The post Louisville Live! kicks off basketball season with a bang, selling out Slugger Field appeared first on The Louisville Cardinal.

The Homies talk about the “Louisville Sound”, Shake, and their “Louisville Mount Rushmore” Monday, May 30 2022 

By Tate Luckey

Some consider Homies the 502’s next big rap group. They have close ties to Jack Harlow who headlined May 26, having opened for him during his “No Place Like Home” tour back in December. They have steadily built up a following with the locals, opening the first day of Forecastle Festival.

Before their show, The Homies sat down with The Louisville Cardinal to answer questions about their upcoming work and the pride they have for their city.

The group consists of Shloob, rapper/artist; Quiiso, the designated singer/songwriter for their hooks/melodies; Ace Pro, who takes on more lead visual creator roles, and 2forwOyNE, lead producer and engineer.

When you think about typical hip hop city “sounds”, they all are pretty defined. You have the East Coast with groups like A Tribe Called Quest, West Coast with producers like Suge Knight, or even Atlanta with groups like Outkast and TI. What defines the “Louisville Sound?”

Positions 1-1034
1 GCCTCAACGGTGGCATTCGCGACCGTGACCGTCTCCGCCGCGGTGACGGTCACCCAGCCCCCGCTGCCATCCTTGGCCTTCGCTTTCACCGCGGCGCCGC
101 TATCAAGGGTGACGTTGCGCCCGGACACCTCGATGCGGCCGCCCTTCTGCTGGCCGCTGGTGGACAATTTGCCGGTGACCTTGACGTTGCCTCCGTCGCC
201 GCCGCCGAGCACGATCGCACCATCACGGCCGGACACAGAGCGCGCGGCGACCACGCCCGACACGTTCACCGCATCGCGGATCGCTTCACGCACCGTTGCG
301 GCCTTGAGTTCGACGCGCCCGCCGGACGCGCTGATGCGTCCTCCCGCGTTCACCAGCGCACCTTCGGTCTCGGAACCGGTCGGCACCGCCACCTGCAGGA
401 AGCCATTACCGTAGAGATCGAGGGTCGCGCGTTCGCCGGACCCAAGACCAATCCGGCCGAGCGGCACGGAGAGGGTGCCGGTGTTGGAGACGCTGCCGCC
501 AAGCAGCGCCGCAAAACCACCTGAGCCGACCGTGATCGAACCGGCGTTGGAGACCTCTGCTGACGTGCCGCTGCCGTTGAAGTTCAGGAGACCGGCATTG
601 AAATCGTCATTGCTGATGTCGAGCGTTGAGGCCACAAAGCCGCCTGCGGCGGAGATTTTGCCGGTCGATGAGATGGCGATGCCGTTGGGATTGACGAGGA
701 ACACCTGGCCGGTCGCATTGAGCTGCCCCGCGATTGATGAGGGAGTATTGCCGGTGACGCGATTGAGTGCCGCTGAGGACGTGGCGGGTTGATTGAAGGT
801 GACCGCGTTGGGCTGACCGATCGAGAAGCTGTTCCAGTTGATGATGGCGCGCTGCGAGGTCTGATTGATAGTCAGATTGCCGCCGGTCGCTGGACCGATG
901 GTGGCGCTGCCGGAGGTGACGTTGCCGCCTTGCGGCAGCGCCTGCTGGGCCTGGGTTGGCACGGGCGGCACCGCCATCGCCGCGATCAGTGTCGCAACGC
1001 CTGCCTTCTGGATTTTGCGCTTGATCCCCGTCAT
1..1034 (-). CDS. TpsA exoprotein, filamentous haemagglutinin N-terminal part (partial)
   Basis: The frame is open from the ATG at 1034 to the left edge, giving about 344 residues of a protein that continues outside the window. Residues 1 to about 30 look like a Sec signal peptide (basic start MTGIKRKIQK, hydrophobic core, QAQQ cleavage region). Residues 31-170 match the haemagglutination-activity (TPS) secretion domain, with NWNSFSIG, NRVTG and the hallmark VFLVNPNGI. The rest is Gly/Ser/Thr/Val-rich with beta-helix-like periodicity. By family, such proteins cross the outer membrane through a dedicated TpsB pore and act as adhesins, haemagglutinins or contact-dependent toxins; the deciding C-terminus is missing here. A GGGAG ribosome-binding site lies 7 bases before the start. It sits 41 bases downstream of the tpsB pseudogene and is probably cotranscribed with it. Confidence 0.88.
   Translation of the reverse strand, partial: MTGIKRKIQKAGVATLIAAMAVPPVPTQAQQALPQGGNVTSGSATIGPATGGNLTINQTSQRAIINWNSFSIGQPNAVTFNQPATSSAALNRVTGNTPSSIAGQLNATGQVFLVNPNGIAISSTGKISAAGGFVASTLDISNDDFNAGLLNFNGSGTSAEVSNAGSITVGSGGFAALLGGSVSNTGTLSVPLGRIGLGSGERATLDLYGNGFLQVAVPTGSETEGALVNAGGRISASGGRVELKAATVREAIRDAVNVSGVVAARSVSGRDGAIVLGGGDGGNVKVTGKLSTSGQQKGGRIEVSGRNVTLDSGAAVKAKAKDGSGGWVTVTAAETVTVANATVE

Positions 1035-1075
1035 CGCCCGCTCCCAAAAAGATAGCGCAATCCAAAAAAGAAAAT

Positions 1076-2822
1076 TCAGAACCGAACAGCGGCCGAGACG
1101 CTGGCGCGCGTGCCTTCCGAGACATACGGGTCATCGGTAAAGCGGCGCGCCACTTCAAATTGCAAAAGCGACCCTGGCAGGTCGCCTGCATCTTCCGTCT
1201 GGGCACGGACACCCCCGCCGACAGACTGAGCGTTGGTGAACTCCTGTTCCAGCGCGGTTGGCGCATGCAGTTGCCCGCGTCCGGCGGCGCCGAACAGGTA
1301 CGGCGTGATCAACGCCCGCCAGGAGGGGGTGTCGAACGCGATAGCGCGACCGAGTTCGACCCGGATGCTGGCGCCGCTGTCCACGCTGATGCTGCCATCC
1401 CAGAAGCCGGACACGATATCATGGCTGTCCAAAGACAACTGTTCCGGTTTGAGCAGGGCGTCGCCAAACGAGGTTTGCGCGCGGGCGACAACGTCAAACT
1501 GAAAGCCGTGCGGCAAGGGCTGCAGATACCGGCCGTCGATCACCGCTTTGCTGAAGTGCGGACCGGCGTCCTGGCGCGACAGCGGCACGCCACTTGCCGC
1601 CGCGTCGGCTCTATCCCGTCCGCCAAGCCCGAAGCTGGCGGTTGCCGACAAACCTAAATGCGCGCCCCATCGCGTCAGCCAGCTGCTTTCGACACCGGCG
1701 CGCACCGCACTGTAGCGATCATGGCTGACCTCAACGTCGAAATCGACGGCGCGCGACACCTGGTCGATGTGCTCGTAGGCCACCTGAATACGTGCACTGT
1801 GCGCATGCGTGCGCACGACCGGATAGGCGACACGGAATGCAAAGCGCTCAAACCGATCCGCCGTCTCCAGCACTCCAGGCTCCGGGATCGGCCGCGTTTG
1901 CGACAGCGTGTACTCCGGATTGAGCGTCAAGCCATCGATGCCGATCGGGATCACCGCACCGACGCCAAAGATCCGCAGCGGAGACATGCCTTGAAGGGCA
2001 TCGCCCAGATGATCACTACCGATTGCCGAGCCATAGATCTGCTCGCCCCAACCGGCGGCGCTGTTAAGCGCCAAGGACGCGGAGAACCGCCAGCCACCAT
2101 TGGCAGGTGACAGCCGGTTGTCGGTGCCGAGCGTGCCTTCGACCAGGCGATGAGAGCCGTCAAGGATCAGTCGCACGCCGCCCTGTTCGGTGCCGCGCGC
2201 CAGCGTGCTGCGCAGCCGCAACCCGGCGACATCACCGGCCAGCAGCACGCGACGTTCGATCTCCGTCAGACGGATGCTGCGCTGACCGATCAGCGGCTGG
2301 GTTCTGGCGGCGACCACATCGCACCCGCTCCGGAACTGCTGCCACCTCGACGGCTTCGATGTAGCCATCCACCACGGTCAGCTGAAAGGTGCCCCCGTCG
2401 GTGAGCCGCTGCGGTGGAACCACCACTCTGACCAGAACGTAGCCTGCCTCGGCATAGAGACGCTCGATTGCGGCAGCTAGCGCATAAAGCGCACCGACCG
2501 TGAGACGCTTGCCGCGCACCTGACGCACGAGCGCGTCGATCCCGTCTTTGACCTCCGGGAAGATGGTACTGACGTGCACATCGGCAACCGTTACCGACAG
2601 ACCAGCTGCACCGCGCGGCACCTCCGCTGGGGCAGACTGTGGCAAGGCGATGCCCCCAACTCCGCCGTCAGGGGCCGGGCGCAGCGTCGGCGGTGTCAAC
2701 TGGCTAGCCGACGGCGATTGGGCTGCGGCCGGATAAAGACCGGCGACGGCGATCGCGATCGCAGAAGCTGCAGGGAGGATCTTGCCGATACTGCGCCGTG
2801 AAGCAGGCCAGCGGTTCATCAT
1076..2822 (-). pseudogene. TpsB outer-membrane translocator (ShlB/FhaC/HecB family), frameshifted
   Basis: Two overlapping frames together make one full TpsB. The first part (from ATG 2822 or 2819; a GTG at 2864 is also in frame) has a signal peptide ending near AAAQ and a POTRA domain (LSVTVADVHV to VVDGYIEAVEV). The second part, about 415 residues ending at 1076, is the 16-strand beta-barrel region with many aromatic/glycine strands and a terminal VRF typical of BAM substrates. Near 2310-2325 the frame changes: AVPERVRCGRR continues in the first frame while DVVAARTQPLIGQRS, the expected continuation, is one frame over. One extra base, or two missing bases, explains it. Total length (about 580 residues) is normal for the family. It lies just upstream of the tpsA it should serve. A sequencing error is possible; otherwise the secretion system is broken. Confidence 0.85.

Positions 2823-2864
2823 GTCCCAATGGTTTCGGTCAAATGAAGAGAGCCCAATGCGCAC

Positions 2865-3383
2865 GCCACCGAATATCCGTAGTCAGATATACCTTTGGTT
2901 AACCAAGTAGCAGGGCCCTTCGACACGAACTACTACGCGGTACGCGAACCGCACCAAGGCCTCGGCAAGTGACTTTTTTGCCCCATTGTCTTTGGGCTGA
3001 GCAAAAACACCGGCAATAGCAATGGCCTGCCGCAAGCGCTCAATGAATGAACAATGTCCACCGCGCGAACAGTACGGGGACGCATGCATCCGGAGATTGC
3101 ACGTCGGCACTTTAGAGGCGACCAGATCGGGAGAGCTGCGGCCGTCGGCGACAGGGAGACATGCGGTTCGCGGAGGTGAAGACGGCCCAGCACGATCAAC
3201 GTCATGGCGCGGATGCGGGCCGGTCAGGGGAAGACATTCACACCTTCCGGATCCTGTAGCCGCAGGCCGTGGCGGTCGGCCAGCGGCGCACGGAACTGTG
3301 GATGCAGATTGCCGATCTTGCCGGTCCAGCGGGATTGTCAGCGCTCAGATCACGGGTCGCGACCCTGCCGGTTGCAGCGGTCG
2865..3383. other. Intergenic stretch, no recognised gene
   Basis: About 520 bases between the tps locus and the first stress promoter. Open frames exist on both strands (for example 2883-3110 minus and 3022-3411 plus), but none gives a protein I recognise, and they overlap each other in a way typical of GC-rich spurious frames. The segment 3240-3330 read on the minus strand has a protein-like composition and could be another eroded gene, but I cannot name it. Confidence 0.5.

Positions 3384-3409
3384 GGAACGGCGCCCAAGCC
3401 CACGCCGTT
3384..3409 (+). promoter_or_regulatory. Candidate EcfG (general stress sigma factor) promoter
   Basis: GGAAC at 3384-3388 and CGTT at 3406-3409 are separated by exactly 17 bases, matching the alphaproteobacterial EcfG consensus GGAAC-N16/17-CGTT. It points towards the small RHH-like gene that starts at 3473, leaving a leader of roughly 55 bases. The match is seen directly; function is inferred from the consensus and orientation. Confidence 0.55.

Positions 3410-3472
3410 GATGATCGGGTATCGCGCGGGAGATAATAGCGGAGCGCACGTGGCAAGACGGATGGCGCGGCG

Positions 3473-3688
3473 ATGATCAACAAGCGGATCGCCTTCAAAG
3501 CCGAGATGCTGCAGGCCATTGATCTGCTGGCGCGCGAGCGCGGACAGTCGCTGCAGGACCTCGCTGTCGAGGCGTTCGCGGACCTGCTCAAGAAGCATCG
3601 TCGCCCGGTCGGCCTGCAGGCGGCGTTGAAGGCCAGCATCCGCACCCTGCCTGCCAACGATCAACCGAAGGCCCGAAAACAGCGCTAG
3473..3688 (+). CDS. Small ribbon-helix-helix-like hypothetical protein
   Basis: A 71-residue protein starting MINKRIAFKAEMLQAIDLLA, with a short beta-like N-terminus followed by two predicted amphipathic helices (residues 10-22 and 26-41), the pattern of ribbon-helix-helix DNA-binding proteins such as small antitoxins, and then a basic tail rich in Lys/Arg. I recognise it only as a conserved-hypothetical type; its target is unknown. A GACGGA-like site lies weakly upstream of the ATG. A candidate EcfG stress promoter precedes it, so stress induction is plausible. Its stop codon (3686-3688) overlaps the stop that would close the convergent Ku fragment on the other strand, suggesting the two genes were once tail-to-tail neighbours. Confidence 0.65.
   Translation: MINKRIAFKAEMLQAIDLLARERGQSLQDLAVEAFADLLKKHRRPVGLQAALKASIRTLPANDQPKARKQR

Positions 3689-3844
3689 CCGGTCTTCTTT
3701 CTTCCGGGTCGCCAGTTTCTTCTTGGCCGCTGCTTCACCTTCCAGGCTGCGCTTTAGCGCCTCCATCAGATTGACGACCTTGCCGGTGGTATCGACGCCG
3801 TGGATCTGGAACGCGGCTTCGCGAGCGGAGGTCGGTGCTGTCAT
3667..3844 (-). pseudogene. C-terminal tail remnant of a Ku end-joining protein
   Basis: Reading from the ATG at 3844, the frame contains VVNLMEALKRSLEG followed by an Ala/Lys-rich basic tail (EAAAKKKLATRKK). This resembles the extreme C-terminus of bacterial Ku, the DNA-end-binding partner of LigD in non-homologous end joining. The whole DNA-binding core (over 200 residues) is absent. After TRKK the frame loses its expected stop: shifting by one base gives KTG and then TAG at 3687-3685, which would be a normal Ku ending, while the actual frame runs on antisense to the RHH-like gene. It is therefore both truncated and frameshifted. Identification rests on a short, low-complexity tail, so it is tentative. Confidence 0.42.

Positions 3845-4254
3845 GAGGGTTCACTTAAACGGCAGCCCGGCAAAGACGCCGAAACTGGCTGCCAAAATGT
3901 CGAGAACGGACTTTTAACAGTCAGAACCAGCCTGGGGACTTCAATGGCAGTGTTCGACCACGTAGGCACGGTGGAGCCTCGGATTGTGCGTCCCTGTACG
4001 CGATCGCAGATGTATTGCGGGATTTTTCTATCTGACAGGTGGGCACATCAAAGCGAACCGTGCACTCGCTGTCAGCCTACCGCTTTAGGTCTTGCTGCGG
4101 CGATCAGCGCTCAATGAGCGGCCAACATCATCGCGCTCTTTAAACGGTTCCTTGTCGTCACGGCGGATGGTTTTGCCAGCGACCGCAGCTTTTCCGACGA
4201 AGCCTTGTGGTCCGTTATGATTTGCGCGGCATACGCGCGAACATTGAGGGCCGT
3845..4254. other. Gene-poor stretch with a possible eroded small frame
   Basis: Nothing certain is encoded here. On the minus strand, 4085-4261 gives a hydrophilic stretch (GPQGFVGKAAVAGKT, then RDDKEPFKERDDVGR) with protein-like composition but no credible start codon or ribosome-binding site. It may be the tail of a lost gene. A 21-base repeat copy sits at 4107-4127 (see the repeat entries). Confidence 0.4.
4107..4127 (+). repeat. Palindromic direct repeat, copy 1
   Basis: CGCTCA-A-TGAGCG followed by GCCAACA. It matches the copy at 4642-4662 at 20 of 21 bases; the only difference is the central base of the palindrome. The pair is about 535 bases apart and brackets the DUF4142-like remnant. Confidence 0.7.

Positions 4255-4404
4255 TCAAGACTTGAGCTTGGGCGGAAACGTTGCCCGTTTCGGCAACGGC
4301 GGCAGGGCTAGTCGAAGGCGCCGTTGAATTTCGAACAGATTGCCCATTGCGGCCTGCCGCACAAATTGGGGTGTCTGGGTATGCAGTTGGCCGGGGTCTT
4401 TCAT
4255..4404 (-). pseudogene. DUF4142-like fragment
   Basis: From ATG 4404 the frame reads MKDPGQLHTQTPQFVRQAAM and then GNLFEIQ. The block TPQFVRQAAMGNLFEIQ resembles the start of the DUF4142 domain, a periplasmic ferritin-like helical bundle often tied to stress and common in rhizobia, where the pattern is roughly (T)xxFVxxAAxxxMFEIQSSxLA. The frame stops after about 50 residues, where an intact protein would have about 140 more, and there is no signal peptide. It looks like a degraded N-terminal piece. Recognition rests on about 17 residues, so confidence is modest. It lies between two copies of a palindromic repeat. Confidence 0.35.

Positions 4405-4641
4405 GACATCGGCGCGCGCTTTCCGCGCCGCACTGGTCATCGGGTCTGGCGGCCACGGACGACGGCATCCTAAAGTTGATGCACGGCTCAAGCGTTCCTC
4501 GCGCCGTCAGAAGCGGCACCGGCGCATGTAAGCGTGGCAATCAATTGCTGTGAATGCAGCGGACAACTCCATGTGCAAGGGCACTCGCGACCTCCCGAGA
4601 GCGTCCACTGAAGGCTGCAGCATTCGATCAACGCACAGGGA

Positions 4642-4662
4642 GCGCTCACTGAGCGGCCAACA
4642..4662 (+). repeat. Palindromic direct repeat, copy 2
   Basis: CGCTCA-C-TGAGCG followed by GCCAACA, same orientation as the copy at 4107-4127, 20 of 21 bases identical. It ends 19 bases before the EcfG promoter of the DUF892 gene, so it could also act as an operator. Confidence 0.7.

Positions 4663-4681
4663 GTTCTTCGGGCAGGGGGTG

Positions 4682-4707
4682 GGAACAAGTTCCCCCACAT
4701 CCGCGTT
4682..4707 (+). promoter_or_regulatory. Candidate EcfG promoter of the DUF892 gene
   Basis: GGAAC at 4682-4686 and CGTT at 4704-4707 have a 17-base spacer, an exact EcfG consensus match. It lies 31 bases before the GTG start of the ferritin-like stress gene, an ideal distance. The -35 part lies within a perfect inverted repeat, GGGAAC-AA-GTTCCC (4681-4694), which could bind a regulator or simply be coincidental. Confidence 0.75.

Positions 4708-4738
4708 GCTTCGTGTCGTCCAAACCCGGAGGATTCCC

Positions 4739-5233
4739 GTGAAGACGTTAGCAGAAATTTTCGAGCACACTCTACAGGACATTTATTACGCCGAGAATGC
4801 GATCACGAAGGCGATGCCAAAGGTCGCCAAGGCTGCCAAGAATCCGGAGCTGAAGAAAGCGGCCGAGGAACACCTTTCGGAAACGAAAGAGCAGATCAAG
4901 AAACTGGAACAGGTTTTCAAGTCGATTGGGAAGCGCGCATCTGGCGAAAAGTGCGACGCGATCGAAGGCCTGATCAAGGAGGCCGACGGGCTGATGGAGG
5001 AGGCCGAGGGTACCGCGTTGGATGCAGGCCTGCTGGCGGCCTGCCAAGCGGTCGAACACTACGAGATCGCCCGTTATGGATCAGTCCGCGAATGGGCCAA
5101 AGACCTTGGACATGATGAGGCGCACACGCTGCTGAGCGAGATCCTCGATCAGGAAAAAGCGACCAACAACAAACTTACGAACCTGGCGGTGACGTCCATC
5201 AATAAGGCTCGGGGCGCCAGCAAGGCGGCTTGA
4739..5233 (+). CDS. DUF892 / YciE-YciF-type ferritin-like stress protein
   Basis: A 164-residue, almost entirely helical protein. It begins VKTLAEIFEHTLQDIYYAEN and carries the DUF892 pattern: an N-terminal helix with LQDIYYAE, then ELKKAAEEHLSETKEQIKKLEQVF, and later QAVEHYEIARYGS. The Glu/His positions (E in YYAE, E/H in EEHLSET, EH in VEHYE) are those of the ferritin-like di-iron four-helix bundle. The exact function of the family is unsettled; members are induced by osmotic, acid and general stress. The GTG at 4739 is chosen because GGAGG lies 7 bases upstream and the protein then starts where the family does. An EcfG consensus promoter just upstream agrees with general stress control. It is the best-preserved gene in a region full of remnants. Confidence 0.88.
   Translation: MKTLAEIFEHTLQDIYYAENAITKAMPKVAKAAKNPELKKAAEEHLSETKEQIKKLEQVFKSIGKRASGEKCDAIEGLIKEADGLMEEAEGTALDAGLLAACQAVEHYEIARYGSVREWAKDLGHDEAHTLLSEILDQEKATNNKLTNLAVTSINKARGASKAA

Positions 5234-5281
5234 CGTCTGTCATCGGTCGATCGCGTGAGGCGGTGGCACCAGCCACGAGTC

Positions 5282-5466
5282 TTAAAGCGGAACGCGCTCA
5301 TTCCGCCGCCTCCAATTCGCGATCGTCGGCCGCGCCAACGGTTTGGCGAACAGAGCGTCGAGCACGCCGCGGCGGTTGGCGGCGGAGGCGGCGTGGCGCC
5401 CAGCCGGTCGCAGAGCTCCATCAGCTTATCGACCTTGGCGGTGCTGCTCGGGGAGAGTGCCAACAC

Ace Pro – “It’s kind of funny, you mention collectives like Tribe. What the ‘Louisville sound’ is just kinda getting started, steadily evolving. You have artists like Bryson Tiller, EST Gee, and Harlow; With us, it’s more borrowing inspiration from lots of different places. We do have an identity, and try to color outside of the lines a lot.”

The Homies by Nathan Zucker for Forecastle

What is it about Louisville as a city to you that is so special?

2forwOyNE – “The city of Louisville is based on a sense of pride- we originally come from the home of Muhammad Ali, so it’s just the natural-born philanthropy and having the pride of being somebody from not that big of an ego city. It’s rare for someone to come here, make it to where we’re heading, we try to put the city on our back.”

Shloob – “Everybody here knows everybody. Everyone has groups of friends/cliques; we represent the group/brotherhood culture. I feel like we’re gonna make it catch on, it’s pretty cool.”